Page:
On June 28, Karen DeLano's tenure at Auburn City Schools will come to an end.
DeLano has spent the past seven years as superintendent of the school system, dedicating the majority of her time and energy to the position, which she says is "24/7."
Earlier this week in her office, DeLano sat at a table by the window and reflected on her time as superintendent. The conversation would frequently circle back to the people she has been able to work with.
"It gets a little harder every day," she said, thinking ahead to when she will say goodbye to staff. "Our business is all about relationships. I really do feel like the group of administrators that we have now is very strong, and I'm very proud of the team we've put together."
In her retirement, DeLano plans to spend more time with family, many of whom are local, and is looking forward to having a little more freedom.
"I really just want to be spontaneous for a while," she said. "If I read about something I want to go experience, I want to be able to do it and not have to be concerned that I’m not doing my job."
She admits retirement will be an adjustment.
"I'm just curious as to how July 1 is going to feel," she said. But she doesn't seem too worried about it; ACS is in a healthy place and has a strong group of administrators, she said.
"I watched as we had changes in the city over the last few months and really did a strong analysis of the school system and where things are, looking at our facilities plan and where we are in that process, and I feel very strongly that the school system is in a good place, and it was a good time for a transition," she said. "It wasn’t an easy decision, I will say that, but I felt like it was time."
DeLano stepped into the job in 2012 after working previously at different school systems as a teacher, principal and, most recently, assistant superintendent at Vestavia Hills City Schools. She had been searching for a way to get back to Auburn.
"It was really good to know that I'd be here with family, with parents getting older. ... There were just a lot of really good feelings about being back home, so to speak," she said. "But also, it's a big job. And you know that when you take it. So there was a little bit of anxiousness, or nervousness."
The first couple of years were fast-paced, she said, as she worked to not only get to know the people in Central Office, but to become familiar with the schools and the changing community.
"Every day is a new day, and you're going full-speed, and that's how I remember the first month or so, really the first couple of years," she said. "Trying to get to as many events as you can, learning as much as you can, meeting people. It's a real flurry at first."
And at that time, ACS had just experienced staggering growth.
"When I got here, the school system had just experienced some very large growth numbers. You know, 400, 500 — which really hits hard. I mean, that’s the size of an elementary school, 500," she said.
During her tenure, student enrollment increased by 1,745 students; the 2018-19 school year closed with 8,845. To best provide for the students, DeLano leaned on experts and data, she said. She worked with demographers and facilities experts to carve out a plan by which the school system could move forward.
A facilities plan was adopted after analyzing projections and undergoing an extensive planning process complete with public meetings and input, and from that plan has come two completed projects — the new Auburn High School and Creekside Elementary School.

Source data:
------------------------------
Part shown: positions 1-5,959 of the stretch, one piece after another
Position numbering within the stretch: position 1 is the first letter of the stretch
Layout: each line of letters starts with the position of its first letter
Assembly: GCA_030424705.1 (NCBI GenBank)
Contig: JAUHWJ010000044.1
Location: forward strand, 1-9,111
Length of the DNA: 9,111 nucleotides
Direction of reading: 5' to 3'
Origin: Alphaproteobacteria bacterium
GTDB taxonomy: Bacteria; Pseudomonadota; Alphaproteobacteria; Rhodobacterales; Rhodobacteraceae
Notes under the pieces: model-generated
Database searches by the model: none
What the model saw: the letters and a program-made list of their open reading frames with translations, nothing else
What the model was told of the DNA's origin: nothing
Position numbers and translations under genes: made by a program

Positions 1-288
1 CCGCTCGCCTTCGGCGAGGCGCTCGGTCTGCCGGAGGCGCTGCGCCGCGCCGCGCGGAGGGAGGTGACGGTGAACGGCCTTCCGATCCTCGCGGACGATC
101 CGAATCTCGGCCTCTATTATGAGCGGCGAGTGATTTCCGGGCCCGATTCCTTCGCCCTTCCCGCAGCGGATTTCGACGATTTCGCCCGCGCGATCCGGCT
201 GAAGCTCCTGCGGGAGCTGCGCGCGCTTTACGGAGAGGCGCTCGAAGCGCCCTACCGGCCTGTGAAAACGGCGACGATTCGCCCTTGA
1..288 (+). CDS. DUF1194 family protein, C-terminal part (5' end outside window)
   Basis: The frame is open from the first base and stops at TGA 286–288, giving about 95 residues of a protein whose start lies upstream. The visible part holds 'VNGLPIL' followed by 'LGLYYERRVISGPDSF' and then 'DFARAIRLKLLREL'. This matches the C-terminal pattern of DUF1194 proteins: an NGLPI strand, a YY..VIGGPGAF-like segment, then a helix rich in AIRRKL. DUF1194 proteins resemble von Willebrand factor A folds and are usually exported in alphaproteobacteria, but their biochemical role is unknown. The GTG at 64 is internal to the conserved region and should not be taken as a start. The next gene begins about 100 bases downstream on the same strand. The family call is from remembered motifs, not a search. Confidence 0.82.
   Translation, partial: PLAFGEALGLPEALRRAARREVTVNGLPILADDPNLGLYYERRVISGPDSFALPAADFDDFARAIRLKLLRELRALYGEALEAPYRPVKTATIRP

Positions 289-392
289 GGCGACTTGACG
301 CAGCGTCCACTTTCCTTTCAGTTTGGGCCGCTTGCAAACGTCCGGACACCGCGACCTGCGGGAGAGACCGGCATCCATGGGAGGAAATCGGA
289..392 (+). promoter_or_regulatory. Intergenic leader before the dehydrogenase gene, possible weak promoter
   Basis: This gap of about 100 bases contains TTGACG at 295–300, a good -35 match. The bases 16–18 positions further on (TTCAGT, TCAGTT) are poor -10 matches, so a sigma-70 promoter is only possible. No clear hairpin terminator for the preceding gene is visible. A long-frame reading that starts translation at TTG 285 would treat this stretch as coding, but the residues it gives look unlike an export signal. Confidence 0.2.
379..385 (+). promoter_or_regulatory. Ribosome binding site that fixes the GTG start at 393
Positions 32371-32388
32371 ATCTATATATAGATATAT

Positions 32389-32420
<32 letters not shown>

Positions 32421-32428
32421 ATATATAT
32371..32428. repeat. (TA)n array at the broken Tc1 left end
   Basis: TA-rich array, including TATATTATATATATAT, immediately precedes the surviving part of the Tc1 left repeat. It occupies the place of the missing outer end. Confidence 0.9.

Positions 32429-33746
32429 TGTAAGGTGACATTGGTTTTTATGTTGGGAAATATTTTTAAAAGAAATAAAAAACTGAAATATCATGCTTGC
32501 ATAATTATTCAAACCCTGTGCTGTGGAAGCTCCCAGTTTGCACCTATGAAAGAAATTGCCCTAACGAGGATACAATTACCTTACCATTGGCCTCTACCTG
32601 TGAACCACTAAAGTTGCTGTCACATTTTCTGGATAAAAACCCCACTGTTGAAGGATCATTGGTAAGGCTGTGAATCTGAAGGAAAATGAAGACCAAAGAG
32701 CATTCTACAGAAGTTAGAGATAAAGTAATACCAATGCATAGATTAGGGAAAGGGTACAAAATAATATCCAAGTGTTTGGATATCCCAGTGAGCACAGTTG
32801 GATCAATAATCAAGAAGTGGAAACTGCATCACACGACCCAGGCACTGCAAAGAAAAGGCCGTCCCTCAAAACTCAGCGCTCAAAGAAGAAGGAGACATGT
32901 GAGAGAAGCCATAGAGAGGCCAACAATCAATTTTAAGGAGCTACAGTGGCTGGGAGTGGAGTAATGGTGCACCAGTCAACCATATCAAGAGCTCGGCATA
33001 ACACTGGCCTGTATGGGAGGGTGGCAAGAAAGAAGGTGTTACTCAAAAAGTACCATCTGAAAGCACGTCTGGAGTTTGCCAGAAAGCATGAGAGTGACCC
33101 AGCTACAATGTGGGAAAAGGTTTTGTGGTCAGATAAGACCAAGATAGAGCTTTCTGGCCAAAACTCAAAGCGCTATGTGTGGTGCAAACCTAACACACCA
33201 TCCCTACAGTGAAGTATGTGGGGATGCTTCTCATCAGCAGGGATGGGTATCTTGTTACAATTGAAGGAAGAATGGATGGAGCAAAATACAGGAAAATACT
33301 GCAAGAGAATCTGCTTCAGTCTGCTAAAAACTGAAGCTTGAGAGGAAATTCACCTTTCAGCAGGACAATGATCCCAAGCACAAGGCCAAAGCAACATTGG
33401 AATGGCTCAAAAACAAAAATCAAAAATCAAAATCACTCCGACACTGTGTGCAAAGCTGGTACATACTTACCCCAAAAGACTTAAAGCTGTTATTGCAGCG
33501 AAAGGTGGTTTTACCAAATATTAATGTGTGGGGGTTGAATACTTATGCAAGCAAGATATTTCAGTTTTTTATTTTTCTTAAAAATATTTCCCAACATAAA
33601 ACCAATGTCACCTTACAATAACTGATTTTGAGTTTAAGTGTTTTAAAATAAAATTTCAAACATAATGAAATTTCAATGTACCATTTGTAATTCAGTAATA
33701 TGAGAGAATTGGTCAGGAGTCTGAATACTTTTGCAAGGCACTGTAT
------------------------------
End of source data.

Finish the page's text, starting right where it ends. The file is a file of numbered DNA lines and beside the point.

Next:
The trick has been to not under-build nor over-build, but to find the "sweet spot," DeLano said.
"It’s not that easy, but if you use your resources wisely I think you can hit it pretty close," she said. "And that’s what our facilities plan that we have, I think, serves well. But as I’ve always told people, you have to look at it every year. When we first approved that plan, the second high school was sooner than it is now. That’s what my motto has been: We’re not going to build until we know we have to."
With an ever-growing student body and decisions needing to be made at every turn, DeLano said it becomes important for a superintendent to remember her main goal — providing for "the kids."
"It's very easy for the adult needs or wishes to get in the way, but what I try to stay with is, when I leave the office in the afternoon, if I have an unresolved issue, it's when I get home and can get in the quiet — I can find the kids in it," she said. "And just making sure you're around kids, going to sporting events, which I love to do, going to the plays and the fine arts performances, just being in schools and watching them in the classrooms. That's the way I think I managed that."
DeLano would often use spare time to poke her head into classrooms, and every month she scheduled appointments to check in with school principals. When she first started the job, she made it a point to be in the schools every day that she was in town.
"I’ve wanted always for the principals and teachers to feel like I was trying to make those decisions that are best for kids, but based on what the needs were," she said. "If they don’t see you and they don’t know that you know what’s going on, then they can’t trust that."
Sitting in her office, DeLano struggles with the idea of legacy. She tries "not to let it be about me," she says, adding that she hopes she did always prioritize the students.
She remembers what a Vestavia Hills City Schools board member said to her before she moved back to Auburn in 2012. He was an Alabama fan and would pick on her for her Auburn allegiance.
"He said, 'I hate you're going to Auburn, but I know you're going to a good place, so just go down there and try not to mess it up,' " she said. "So, I hope my legacy is that I maintained the excellence that this city is accustomed to."